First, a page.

Reverse culture shock: is repatriation more difficult than expatriation?

The time is drawing close for students studying or working
abroad to move back home. As the season of summer begins, students who have
spent three years studying abroad suddenly find themselves packing to mark the
end of university. Intern ships are drawing to an end and people may be asking themselves
whether they are ready to go home.

Most people have heard of the term culture shock and will
probably experience it at some point in their lives. It’s something to expect
when moving abroad to a country that is vastly different than your own. But
what many expats don’t realise is that reverse culture shock also exists.
Reverse culture shock, is the shock received upon returning home again. It can
be quite difficult to deal with.

Just as it takes time to assimilate into the new culture and
country you are moving to, it will also take some time to adapt back into your
home life. It’s a common misconception that moving back home will be incredibly
easy, because you have lived there before. Moving back into a certain type of
house, registering the kids for school again, registering at your local medical
centre because you are no longer relying on expat insurance and
socialising with old peers can be hard. Your entire life has to be unpacked,
new jobs secured and accommodation found.

It can be argued that expatriates that return home early due
to factors such as medical problems, family issues or lack of finance, find it
more challenging. Moving home prematurely means having to repatriate earlier
than you may have originally intended to and this can add to the shock factor.
Symptoms of reverse culture shock typically include:

  • Confusion and uncertainty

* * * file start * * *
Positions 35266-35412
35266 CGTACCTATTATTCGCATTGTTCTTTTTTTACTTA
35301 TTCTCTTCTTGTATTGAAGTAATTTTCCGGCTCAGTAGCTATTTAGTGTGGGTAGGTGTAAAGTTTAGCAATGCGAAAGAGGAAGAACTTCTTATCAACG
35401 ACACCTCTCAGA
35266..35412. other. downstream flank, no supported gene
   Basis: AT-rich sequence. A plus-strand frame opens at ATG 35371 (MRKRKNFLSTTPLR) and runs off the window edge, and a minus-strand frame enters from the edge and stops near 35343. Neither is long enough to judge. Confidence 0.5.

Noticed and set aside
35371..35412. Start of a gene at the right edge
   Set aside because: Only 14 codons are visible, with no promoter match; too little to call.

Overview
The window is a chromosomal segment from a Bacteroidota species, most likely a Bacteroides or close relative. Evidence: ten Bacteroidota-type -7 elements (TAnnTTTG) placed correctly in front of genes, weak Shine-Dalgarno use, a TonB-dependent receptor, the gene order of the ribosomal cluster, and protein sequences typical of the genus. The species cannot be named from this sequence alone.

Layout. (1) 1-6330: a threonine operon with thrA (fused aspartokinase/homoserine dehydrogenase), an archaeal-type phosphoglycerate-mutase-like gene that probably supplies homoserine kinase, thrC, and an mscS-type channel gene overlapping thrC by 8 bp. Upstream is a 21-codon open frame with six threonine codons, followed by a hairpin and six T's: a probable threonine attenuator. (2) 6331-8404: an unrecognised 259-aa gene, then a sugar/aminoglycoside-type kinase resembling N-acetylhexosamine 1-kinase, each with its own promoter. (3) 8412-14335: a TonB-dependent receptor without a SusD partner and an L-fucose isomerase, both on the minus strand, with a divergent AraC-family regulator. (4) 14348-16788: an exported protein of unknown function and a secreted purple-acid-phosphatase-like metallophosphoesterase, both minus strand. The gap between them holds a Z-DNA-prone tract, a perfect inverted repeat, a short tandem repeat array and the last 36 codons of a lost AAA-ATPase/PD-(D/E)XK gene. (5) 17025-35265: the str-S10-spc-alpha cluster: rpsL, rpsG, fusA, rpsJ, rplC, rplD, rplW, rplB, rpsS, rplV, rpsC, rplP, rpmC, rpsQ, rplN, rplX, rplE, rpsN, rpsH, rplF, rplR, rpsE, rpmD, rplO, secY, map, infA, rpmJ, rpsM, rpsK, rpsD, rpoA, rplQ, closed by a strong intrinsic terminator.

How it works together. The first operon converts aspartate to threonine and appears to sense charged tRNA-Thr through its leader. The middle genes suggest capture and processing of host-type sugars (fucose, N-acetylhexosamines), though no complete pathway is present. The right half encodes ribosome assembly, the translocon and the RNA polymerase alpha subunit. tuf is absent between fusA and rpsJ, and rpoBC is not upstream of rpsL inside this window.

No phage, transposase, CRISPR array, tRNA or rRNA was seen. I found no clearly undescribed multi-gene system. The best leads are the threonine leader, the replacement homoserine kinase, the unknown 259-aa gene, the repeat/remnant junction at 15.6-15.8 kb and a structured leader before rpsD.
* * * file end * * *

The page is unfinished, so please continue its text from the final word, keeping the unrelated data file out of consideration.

• Frustration and boredom
  • Homesickness for those living abroad
  • Feeling isolated and sad
  • A change in values and attitudes
  • A sense of pessimism towards your native home and culture

This is because you would have undoubtedly grown in
different ways whilst living abroad. Your perception about yourself and your
environment will have changed whilst living in another country and therefore,
home may not be as familiar as it once was. It is not uncommon to find yourself
out of tune with the people you were once very close with and this is because
home, along with its residents, has changed.

Things that were once familiar and comforting are not any
more. Expatriates bring new views of the world and new ways of life back home
and this can make it tricky to pick up old relationships. Body language can be
different and streets and houses can feel alienating.

There are a few things you can do to make repatriation a
little easier:

  • Give yourself the much needed time to adjust and relax.
    Don’t try and rush back into the routine of things. Understand that things have
  • Reflection is key and you should take pride in how much you
    have grown and changed. Focus on these accomplishments and utilise the news
    skills and abilities you have picked up.
  • Help family members and friends understand that you won’t be
    the same person as the one that you were when you left. Give them time to also
    adapt to the new you.

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